Suicide on the rise among the youth

WITH a recent study by the South African Anxiety and Depression Group (SADAG) revealing alarming statistics which show that nine percent of all deaths among teenagers are due to suicide in South Africa, the Maritzburg Feverspoke to clinical psychologist Abigail Foley in Hayfields to determine why this is so and how to decrease a statistic that is on the rise.


• The age group of between 10-19 is the highest risk group for suicide.

• 38,3% of teens felt so hopeless that they sought help or counselling

• 31,5% have attempted suicide and needed medical treatment.

• 9,5% of all non-natural teen deaths are due to suicide.

• Less than on percent of mental hospital beds are allocated for children and adolescents.

Foley said that depression played a big part in suicide cases: “Depression is a strong predictor for suicide attempts in adolescents.”

She advised to look out for the following warning signs that indicate that your child could actually be depressed:

• Increased irritability or sadness.

• Loss of interest in normal activities. For example, a teenager may no longer be interested in the sports, hobbies or extramural activities that s/he used to enjoy.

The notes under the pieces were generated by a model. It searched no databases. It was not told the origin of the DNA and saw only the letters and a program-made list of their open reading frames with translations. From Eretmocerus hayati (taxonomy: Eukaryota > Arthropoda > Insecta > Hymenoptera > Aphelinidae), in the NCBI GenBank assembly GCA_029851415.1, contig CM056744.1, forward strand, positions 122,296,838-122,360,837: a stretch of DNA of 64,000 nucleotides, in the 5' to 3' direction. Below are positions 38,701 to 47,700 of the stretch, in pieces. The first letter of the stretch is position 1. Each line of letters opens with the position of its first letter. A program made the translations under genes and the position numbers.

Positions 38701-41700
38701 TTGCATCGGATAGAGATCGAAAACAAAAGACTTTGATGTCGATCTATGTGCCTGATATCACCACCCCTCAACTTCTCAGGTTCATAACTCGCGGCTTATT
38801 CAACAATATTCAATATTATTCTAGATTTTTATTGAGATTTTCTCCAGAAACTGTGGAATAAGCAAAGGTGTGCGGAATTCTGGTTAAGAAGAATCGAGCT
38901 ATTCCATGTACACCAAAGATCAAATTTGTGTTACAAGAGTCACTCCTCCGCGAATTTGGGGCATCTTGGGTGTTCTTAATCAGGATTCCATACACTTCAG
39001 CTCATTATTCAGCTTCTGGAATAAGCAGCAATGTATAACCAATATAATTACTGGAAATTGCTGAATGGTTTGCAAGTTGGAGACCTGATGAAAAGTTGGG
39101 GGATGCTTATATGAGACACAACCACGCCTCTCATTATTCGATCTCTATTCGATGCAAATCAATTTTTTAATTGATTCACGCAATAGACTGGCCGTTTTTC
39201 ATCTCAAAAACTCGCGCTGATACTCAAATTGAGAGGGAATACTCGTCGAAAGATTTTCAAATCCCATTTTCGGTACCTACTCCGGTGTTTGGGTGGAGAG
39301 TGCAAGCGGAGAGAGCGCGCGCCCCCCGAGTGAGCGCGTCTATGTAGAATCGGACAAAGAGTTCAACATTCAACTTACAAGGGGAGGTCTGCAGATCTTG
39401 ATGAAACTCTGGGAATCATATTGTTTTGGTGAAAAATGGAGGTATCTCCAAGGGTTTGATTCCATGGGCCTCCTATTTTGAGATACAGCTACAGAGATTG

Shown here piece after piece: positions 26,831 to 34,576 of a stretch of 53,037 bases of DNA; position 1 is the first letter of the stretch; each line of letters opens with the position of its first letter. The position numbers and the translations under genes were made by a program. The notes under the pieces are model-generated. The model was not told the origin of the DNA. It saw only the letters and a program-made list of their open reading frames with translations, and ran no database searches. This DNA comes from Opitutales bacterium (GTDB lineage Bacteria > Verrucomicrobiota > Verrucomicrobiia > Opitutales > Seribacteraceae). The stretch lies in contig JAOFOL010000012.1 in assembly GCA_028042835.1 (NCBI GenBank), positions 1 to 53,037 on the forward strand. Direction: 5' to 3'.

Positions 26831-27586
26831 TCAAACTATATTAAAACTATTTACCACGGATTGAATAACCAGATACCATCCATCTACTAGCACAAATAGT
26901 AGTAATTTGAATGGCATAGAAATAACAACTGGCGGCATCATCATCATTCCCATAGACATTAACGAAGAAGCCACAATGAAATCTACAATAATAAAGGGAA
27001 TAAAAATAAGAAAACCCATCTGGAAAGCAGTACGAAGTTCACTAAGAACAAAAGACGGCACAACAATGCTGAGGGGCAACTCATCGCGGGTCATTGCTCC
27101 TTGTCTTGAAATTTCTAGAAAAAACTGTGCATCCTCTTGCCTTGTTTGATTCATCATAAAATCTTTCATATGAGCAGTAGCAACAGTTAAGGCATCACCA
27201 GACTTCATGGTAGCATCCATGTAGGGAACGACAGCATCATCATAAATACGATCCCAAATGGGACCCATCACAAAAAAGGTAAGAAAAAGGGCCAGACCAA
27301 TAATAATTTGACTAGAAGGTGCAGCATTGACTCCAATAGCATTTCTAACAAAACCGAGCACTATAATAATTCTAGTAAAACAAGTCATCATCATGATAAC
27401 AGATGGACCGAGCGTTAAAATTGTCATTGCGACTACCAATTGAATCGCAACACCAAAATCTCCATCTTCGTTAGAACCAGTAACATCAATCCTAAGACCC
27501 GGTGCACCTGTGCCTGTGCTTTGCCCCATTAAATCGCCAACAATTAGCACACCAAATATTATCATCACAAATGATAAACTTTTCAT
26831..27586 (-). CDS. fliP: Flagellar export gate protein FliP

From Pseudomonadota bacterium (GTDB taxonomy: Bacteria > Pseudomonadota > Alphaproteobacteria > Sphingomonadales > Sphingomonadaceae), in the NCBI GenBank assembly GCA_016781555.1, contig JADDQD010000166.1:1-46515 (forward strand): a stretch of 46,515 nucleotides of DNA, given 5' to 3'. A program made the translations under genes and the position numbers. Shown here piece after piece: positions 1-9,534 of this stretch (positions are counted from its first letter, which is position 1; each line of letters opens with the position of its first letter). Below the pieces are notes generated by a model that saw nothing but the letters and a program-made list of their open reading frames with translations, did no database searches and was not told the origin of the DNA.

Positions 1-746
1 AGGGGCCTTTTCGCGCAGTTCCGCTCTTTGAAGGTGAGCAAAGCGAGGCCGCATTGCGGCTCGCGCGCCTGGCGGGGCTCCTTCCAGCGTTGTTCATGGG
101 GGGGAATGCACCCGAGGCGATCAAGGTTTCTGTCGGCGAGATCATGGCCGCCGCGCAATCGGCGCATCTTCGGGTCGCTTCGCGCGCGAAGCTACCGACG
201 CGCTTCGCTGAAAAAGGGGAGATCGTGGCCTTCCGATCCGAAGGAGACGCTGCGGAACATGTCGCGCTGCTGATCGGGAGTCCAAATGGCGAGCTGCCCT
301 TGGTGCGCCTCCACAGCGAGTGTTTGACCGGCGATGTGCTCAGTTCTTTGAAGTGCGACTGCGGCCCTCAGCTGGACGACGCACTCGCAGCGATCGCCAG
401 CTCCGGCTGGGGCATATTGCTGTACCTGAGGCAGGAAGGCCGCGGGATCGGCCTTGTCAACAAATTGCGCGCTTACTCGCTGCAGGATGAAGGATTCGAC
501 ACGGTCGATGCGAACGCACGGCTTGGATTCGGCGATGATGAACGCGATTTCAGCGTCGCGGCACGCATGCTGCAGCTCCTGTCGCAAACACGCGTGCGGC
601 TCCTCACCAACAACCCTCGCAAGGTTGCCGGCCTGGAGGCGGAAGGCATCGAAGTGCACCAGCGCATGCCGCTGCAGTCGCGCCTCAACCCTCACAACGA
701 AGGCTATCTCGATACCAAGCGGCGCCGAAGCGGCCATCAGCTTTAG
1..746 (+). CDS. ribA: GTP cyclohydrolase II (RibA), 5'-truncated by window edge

• Social withdrawal. For example, a teenager may spend large amounts of time in his/her bedroom, avoid social events or no longer make plans to see friends.

• Changes in school performance. There may be a decline in an adolescent’s school marks or s/he may report difficulties concentrating or studying.

• Sleep disturbances. An adolescent may be up all night, or alternatively, may want to sleep all day and not get out of bed.

• Appetite disturbances. An adolescent may have an increase in appetite or alternatively lose his or her appetite, for example.

• Poor hygiene. An adolescent may lose interest in showering or putting effort into personal grooming.

• Physical complaints. The affected adolescent may have frequent complaints about stomach pains, headaches or fatigue.

• Preoccupation with death. An adolescent may listen to music about death, draw or write about death or talk frequently about it.

Foley emphasised that whether you are a friend, teacher or parent, if you notice any of the above signs, you should take them seriously.

“Talk to the adolescent about it directly, such as by asking if she/he has been feeling sad or having suicidal thoughts. Allow the individual the chance to talk. Always err on the side of caution, and if you continue to feel concerned, contact a qualified psychologist for further evaluation,” stressed Foley.

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